This morning the world learned that celebrity chef, Anthony Bourdain, the host of CNN’s popular food and travel series, Parts Unknown, committed suicide while working in France. There is a collective “WTF?” in the atmosphere. Trendsetting fashion designer Kate Spade took her life only three days before.
Family, friends, and colleagues of Bourdain and Spade undoubtedly face the brunt of this loss. They are the ones who will no longer be able to pick up a phone and hear the voice of a loved one. They are the ones who will have to face an empty chair at graduations, weddings, and other special events. They are the ones who will be reminded of this tragedy every time they smell a scent, need a hug or wish to kiss the departed. But the collective mourn along with them, in a different way.
Learning that someone you admired, even from a distance, has taken his or her life is sad, stressful and can be traumatic for some. It can leave people feeling confused, anxious and even guilty. According to the American Foundation for Suicide Prevention, approximately 123 people commit suicide each day— it’s the tenth leading cause of death.
Mental health can be an uncomfortable subject. While there any many risk factors for suicide (depression, substance abuse, physical illness, history of mental illness), there is no way to know what’s going on in someone else’s mind. People will have suicidal ideations but will never make an attempt, while others may try to take their own lives several times before anyone is even aware. Unfortunately, there is no perfect solution, but there is always hope. If you believe someone is a danger to themselves, connect them with resources and get experts involved. Most importantly, don’t forget to help yourself if you’re suffering.
If someone you know personally, or from a distance, has taken his or her own life it may impact you significantly. Here are some ways you can manage those feelings.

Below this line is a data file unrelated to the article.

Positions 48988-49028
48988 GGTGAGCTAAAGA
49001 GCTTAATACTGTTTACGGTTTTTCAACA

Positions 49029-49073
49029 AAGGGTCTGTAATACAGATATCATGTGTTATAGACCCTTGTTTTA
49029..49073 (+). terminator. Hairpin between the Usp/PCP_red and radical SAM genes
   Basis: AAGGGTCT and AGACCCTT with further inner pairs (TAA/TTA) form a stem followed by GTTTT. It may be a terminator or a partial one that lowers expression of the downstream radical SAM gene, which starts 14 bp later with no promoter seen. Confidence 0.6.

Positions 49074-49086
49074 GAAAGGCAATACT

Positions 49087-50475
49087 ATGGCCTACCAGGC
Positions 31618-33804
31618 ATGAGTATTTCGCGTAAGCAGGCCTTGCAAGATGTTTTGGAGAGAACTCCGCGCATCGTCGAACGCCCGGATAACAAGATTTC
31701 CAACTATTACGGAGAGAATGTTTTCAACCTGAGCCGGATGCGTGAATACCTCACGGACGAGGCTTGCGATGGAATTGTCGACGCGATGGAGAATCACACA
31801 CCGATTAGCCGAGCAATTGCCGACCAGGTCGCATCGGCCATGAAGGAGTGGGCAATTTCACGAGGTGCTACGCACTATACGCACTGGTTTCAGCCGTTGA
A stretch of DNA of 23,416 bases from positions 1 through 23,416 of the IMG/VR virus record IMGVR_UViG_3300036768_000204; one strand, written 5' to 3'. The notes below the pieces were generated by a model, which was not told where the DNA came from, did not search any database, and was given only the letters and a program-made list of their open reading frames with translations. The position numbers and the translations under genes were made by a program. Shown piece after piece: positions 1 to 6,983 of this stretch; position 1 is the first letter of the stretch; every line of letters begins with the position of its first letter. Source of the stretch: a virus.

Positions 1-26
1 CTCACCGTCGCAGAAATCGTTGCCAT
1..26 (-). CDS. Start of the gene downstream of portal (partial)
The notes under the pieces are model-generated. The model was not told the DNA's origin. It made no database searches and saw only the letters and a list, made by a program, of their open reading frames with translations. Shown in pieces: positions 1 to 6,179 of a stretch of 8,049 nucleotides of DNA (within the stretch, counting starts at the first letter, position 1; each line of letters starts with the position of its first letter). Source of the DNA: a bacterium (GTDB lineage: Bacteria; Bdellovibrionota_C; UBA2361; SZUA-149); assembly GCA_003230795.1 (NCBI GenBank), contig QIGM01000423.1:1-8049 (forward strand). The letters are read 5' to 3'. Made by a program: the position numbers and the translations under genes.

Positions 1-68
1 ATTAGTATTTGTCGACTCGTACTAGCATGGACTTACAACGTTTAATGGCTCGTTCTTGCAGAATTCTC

Accept Your Own Sadness
Mourn the loss. It’s okay to feel down when bad things happen. Give yourself time to cry, be sad or just off. Understand that this is a natural part of grief and concealing your sorrow doesn’t help you heal.
Sometimes a terrible incident touches on a personal loss or experience, compounding our emotional response. Consider what the recent deaths are bringing up for you, whether it’s an issue that you need to address with professional help or simply something that you can reasonably expect to feel when bad things happen.
Wait For Facts
There’s always a lot of speculation around the “why” when it comes to suicide, especially when there’s a perception that a person “had it all.” The more you know about an individual’s journey, the more compassion and understanding you will have for their feelings of hopelessness. This may help with acceptance and closure.
Talk About It
Suicide is a taboo subject for many, and the uneasiness leads to silence. While it’s important to respect how others may feel about the topic, some are open to discussing and creating spaces to share feelings and answer questions. Ask your loved ones how they are feeling about the subject and let the response dictate the depth of the conversation.
Professional therapists are an excellent resource for people who want a space to talk and unwind candidly. Your counselor can help you develop healthy coping mechanisms for stress, trauma, and sadness.
Powerless. That’s often how people feel when there is an unexpected loss. Taking action and helping others is a great way to rebalance some of that energy. Volunteer, donate, attend events, and do whatever it takes to help you feel like you are part of the change and not just the loss.
If you, or someone you know, is struggling with depression reach out for support. You’re not alone.